If you made this recipe at home, use #MyCulinaryConnection on your favorite social network to share your work.

Tart Lime Smoothie

Yield: 1 1/2 cups


2 kiwis, peeled and halved

2 ripe bananas

3 tablespoons fresh mint, chopped

2 limes, juice only

1 cup orange juice

2 cups ice, crushed


In blender, blend kiwis, bananas, mint, lime juice, orange juice and ice until smooth.

Pour into glasses to serve.


See video of recipe here.

Mint Brownies

Lucky Mint Brownie Perfection

Courtesy of Family Features

How lucky you must be to come across this recipe just in time for St. Patrick’s Day! This one is a twisted combination of mint and sweet chocolate that’s sure to have almost anyone’s taste buds screaming “yum.” This dessert might just be the pot of gold at the end of your rainbow this year.

These Mint Brownies have three delicious layers. First, a supreme brownie on bottom. Then a fluffy, green mint layer that’s full of flavor and color. Last, but definitely not least, a chocolate layer on top made with chocolate chips, butter and a little whipping cream.

All of these layers create a smooth, sweet, minty, bite-sized dessert perfect for any occasion but especially St. Patrick’s Day. The green mint color really pops off the plate, giving it some extra flare and an appetizing glow.

Mint Brownies

Servings: 9-12

Nonstick cooking spray

1 box supreme brownie mix with chocolate syrup pouch

3 tablespoons water

1/3 cup vegetable oil

1 egg


3 1/2 cups powdered sugar

1/4 cup butter, softened

1/4 cup whipping cream

5 ounces cream cheese, softened

1/2 teaspoon peppermint extract

5 drops green food color


1/2 cup whipping cream

1 bag (12 ounces) chocolate chips

1/2 cup butter


Heat oven to 350 F.

Spray 8-by-8-inch pan with nonstick cooking spray.

In large bowl, mix brownie mix, water, oil and egg until combined. Pour into prepared baking pan. Bake 35 minutes. Cool completely, about 1 hour.

To make filling: In large bowl, beat powdered sugar, butter, whipping cream, cream cheese, peppermint extract and food coloring. Spread over cooled brownies. Refrigerate 1 hour, or until set.

To make topping: In saucepan, melt whipping cream, chocolate chips and butter until smooth. Cool until lukewarm, about 10 minutes. Pour over filling; spread to cover. Refrigerate 2 hours, or until set.

Before serving, let brownies set 10 minutes at room temperature.

Tips: Cut brownies with wet knife for cleaner cuts. Store covered in refrigerator.

Visitors at the Vanderbilt Museum navigate through one of the new custom-built kiosks. Photo courtesy of the Vanderbilt Museum

When visitors want to know about the intriguing wild-animal dioramas at the Suffolk County Vanderbilt Museum, they can now travel to the Arctic, the Kalahari, India and Central America with the tip of a finger.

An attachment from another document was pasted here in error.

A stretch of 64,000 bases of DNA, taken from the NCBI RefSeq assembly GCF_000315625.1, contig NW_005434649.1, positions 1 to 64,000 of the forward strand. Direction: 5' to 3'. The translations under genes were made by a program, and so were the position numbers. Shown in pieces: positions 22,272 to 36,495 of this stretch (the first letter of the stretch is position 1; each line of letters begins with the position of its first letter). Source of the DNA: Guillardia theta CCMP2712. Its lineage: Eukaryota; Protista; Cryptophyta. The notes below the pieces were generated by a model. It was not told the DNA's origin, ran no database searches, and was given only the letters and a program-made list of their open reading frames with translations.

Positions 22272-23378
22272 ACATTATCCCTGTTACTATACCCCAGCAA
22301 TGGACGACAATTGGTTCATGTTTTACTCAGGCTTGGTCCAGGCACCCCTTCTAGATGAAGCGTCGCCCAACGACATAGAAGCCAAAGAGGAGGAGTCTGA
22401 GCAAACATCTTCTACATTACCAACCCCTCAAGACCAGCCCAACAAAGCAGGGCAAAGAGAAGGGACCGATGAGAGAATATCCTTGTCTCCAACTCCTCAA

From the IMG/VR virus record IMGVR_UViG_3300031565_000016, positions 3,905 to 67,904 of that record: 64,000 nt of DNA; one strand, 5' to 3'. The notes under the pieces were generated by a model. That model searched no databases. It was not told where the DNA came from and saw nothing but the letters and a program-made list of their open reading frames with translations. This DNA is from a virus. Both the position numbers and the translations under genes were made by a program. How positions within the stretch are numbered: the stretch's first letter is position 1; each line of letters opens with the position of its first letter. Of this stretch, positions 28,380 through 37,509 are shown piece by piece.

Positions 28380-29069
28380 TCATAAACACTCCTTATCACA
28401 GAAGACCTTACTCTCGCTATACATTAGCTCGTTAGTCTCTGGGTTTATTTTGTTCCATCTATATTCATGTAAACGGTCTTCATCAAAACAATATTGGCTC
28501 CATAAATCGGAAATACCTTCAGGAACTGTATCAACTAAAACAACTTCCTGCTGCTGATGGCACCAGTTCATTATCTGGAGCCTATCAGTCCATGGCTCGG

Details, narration and images on the screens of the museum’s new, electronic Stoll Wing kiosks teach visitors about the animals, where they live and  what they eat — and show video images of them in their native habitats. The kiosks were custom built for the museum by Ninjaneer Studios of Winter Springs, Florida.

Just installed, the kiosks are part of the ongoing Stoll Wing restoration and modernization, made possible by recent gifts from Lynnda Speer through the Roy M. Speer Foundation that total $200,000. The gifts endow the future of the Stoll Wing animals and dioramas. Lynnda Speer is the granddaughter of museum trustee and benefactor Charles H. Stoll (1887-1988) of Long Island, a noted explorer, naturalist and big-game hunter.

Stoll financed the eight strikingly detailed dioramas that feature wild game he and his wife Merle brought back from around the world between 1922 and 1969.

“We wanted to attract a wider audience of visitors, including younger people who expect to interact with technology when they go to a museum,” said Chris Brown, a partner at Ninjaneer Studios.

“Here, it’s an interaction with history. We try to identify where technology can be used in an existing museum exhibit. Our goal is not to compromise, but to enhance what’s there and to make it engaging to all visitors,” he said.

Ninjaneer’s Heather Knott said they designed the kiosks specifically to fit the subject matter and the physical space: “This solution was customized for the Vanderbilt. We designed the technology to complement and to be unobtrusive.”

The kiosks have an intriguing feature. “Stoll’s family provided us with vintage on-location movie footage he and his wife shot on their safaris, when they collected these animals,” Brown said. “The film had been digitized and we were able to remaster some of it,” he said.

Knott said they create turn-key solutions. “Once the programs, video and narration were loaded into the kiosks and the system was tested, we turned it over to the Vanderbilt to operate,” she said. “Soon, visitors will be able to access the information on their mobile devices, and the museum will be able to manage the system online.”

The Stolls collected the exhibited animals in Africa, Alaska, the American West, the Arctic, British Honduras (now Belize), Canada, India and Nova Scotia. Specimens range from a blue wildebeest, polar bear, walrus and Cape buffalo, to a kudu, ostrich, jaguar, Bengal tiger and leopard.

Opened to the public in 1970, the Stoll Wing complements the natural history collections, Marine Museum and habitat animal dioramas built by William K. Vanderbilt II — all key elements of the museum’s education programs. Stoll was also a lawyer and Nassau County judge who financed and led the famous 1928 Stoll-McCracken Siberian Arctic Expedition, under the auspices of the American Museum of Natural History. He served as a Vanderbilt trustee and board president (1967-1975).

The Suffolk County Vanderbilt Museum is located at 180 Little Neck Road in Centerport. The musuem and mansion are open on Tuesdays, Saturdays and Sundays from noon to 4 p.m. through April 12. For more information, call 631-854-5579 or visit www.vanderbiltmuseum.org.